Kelly Pavlik: Pavlik was wise to pull out of his Dec. 5 fight against Paul Williams because of ongoing complications from a staph infection that he said almost killed him. He would’ve been crazy to face a fighter of Williams’ caliber at less than 100 percent, as he did against Bernard Hopkins. I believe Hopkins would’ve won anyway because of his savvy and size but a completely healthy Pavlik would’ve given him a better fight. Pavlik should put boxing aside for the time being and allow himself time to heal completely before even stepping back into the gym. He’s only 27. He’ll have plenty of time to make his fortune and fulfill his destiny in boxing when he’s at his best. And, of course, his health is a lot more important than fortune and fame.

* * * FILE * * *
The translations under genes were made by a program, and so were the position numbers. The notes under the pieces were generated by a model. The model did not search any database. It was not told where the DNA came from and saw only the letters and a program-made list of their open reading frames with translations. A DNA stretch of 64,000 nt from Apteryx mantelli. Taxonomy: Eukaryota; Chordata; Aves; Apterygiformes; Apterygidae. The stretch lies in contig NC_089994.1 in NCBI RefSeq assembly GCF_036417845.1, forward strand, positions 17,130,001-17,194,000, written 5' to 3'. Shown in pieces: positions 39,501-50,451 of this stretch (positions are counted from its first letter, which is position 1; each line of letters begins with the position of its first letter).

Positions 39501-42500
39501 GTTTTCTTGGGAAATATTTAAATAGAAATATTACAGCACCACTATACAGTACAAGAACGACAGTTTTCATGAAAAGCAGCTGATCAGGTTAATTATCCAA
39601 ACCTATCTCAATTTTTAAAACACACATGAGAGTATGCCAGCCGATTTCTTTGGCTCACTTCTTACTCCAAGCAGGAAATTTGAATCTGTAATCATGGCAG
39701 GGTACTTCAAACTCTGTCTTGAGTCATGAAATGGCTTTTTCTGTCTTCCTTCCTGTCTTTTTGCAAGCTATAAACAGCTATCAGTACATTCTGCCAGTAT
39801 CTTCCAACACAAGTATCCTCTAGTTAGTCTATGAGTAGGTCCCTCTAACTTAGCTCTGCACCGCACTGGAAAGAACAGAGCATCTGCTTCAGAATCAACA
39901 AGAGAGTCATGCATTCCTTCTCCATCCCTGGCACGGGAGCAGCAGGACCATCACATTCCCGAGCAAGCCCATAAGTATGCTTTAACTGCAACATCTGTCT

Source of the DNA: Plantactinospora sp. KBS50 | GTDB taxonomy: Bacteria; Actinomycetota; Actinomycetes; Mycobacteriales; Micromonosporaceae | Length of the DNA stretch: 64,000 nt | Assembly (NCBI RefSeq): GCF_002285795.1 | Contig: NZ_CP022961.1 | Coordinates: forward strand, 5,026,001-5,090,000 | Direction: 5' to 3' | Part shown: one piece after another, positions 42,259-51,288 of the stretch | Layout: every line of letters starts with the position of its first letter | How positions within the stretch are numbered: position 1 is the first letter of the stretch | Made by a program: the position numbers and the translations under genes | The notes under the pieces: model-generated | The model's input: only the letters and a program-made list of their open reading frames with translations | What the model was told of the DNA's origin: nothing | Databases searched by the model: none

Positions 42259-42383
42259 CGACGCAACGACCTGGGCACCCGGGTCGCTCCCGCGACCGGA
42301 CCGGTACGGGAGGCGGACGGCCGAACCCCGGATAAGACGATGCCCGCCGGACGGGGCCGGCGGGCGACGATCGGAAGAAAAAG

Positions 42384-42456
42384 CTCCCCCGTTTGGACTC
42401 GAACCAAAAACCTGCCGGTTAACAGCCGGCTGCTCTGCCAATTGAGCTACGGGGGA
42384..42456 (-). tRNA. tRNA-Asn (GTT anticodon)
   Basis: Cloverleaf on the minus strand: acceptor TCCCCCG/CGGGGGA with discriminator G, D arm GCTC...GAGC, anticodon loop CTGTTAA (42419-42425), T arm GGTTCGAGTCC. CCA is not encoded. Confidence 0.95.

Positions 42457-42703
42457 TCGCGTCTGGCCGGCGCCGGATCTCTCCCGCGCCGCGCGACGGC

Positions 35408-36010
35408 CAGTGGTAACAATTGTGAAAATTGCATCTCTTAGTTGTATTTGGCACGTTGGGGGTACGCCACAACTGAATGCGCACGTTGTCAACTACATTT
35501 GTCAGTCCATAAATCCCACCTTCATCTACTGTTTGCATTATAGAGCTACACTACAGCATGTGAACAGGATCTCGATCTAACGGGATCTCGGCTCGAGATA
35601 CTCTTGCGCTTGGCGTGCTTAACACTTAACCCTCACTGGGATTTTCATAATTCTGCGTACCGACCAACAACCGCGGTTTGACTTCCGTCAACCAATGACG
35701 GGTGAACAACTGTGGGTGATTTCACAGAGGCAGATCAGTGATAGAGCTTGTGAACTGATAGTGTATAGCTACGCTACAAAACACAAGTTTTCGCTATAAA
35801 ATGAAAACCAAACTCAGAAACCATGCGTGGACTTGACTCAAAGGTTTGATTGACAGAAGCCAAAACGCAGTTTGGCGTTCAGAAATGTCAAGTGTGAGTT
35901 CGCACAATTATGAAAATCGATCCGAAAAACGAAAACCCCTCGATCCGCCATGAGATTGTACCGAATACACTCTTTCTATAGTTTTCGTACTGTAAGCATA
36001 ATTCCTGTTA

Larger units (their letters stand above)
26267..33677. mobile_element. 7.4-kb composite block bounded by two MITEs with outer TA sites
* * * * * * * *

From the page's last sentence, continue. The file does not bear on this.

Paul Williams: Williams already had agreed to a postponement of his fight with Pavlik, which was originally scheduled for this month, because he knew how important it was to his career and wallet. Then, suddenly, it was off for good. He and his promoter, Dan Goossen, made the decision to keep the date rather than hope Pavlik is ready to go in January because there are no guarantees the problems wouldn’t resurface and he hasn’t fought since April. However, a new opponent — whether it’s Sergio Martinez, Sergei Dzindziruk or any other likely candidate — won’t produce the kind interest or payday Pavlik did. The best-case scenario for Williams might be this: He wins on Dec. 5 and then meets Pavlik in the spring, which would give the middleweight champ plenty of time to heal completely.